This conference aims to foster interdisciplinary scholarship by bringing together a range of ideas about the representation of women in contemporary reimaginings of traditional fairy tales, such as those from the Brothers Grimm and Charles Perrault. We welcome proposals that explore this representation from a variety of perspectives and fields of study, including but not limited to literature, film, television, theatre, gender, feminist, and queer studies. We also welcome creative exploration on the theme of the fairy tale and how this theme can be interpreted with regard to women.

Topics might include but are not limited to:
● Feminist revision
● Subversive female characters
● The witch figure
● Women in Disney adaptations
● Physical depictions of women
● Mother/daughter relationships
● Sexuality and gender
● LGBTQI relations
● Marriage and Prince Charming
● Voice and agency

Please submit a title and an abstract of no more than 250 words, and a bionote of up to 50 words, to by 1st November 2016.

The Facebook event can be found here:

Mythgard Midatlantic Speculative Fiction Symposium
When: Saturday, Sept. 24 – Sunday, Sept. 25, 2016
Where:  University of Maryland
Cost: Not to exceed $30 per person – exact amount TBD
(additional donation suggested; does not include meals)


The Third Annual Mythgard Midatlantic Speculative Fiction Symposium – a.k.a., MidMoot – will take place on Sept. 24 – 25, 2016. The weekend closest to Frodo and Bilbo’s birthdays is the perfect time to get together with Mythgardians and Signum students from across the world and discuss fantasy, science fiction, and other speculative literature.

Signum University President Dr. Corey Olsen will be in attendance, as will Dr. Verlyn Flieger and other guests of honor. Watch this page for additional details.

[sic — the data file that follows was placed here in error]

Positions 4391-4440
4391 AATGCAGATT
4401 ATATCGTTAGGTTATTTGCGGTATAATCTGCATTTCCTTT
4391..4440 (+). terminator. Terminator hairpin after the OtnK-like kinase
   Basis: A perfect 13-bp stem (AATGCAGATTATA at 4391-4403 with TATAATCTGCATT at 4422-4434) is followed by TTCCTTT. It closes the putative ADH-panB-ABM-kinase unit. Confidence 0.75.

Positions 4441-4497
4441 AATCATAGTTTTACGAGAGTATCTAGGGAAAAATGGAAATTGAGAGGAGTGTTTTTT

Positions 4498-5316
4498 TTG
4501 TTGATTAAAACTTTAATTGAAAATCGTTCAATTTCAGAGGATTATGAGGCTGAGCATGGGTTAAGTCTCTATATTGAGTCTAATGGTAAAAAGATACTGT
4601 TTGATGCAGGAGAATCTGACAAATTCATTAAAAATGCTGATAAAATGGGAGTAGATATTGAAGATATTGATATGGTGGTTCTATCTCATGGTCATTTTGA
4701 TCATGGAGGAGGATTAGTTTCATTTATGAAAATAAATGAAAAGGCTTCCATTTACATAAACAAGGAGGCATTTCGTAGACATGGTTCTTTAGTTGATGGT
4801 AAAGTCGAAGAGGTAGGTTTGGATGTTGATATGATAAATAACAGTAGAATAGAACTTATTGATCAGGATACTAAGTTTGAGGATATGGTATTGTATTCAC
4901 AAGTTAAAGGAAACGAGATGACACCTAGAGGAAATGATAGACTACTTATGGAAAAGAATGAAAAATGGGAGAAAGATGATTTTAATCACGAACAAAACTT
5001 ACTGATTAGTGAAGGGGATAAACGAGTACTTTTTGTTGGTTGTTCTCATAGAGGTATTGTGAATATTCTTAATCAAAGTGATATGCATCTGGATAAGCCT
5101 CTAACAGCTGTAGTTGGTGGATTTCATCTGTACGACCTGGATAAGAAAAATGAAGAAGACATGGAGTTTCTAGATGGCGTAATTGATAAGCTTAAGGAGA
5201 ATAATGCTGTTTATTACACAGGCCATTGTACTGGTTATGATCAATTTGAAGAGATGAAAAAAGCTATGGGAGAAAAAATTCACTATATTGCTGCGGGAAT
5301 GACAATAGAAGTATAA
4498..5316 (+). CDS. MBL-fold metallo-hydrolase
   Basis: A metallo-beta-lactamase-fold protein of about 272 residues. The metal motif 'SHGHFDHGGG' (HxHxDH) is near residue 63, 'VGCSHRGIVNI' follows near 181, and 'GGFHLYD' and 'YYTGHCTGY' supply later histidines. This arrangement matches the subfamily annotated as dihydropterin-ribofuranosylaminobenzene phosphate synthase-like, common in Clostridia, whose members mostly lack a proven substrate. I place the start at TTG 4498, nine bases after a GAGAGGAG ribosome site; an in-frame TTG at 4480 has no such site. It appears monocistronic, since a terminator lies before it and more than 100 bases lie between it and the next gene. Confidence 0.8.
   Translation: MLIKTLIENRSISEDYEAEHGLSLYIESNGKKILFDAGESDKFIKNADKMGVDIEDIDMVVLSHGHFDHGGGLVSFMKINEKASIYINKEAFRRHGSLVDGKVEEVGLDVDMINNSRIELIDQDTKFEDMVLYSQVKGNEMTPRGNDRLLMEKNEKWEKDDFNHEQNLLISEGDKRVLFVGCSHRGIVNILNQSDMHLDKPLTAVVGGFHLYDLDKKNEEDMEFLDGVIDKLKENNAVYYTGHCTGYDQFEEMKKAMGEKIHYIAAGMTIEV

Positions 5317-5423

There will also be an optional Saturday night meal with a cost not to exceed $50 per person.

You can also join the Mythgard Midatlantic group on Facebook to keep abreast as details develop.

Call For Papers

The Mythgard Institute at Signum University is pleased to announce the third annual Mythgard Midatlantic Speculative Fiction Symposium (known affectionately as MidMoot III) on September 24-25, 2016 at the University of Maryland at College Park. Additional details about the symposium will be announced in the summer, including special guests. We are accepting proposals now for short presentations intended to foster discussion. Presentation topics are welcome in the following areas:

  • Speculative Fiction
  • History of Science Fiction and Fantasy
  • Critical Approaches to Science Fiction and Fantasy
  • The Inklings
  • Contemporary Speculative Fiction Authors
  • The Interplay between Speculative Fiction and Other Literary Genres
  • The Future of Speculative Fiction

To propose a paper, please submit a 100 to 200-word abstract that includes your name, email address, and academic affiliation (if any), along with the title of your presentation. Individual presentations should be around 15 minutes long, leaving an additional 15 minutes for discussion. so please plan accordingly. Abstracts should be sent to by July 31, 2016. Acceptances will be sent by August 15. We look forward to hearing from you and hope you can enjoy the symposium with us!

Symposium Schedule




Speaker Bios

Verlyn Flieger is an author, editor, and professor emerita in the Department of English at the University of Maryland at College Park. She teaches courses in comparative mythology, medieval literature and the works of J. R. R. Tolkien. Flieger holds an M.A. (1972) and Ph.D. (1977) from The Catholic University of America, and has been associated with the University of Maryland since 1976. In 2012, Flieger began teaching Arthurian studies at Signum University. Her best-known books are Splintered Light: Logos and Language in Tolkien’s World (1983; revised edition, 2002); A Question of Time: J. R. R. Tolkien’s Road to Faerie, which won the 1998 Mythopoeic Award for Inklings studies; Interrupted Music: The Making of Tolkien’s Mythology (2005) and Green Suns and Faërie (2012), a collection of her published essays on Tolkien. She has edited a critical edition of Tolkien’s short work Smith of Wootton Major, and is co-editor with Douglas A. Anderson of the critical edition of On Fairy-Stories, Tolkien’s seminal essay on myth and fantasy. She is also editor of Tolkien’s early short story, The Story of Kullervo, to be published August 27 by HarperCollins. She won the Mythopoeic Award for Inklings Studies a second time in 2002 for Tolkien’s Legendarium: Essays on The History of Middle-earth, which she co-edited with Carl F. Hostetter. Flieger has also published young adult fantasy novels, including Pig Tale andThe Inn at Corbies’ Caww, as well as short stories. With Michael D. C. Drout and David Bratman, she is co-editor ofTolkien Studies: An Annual Scholarly Review.”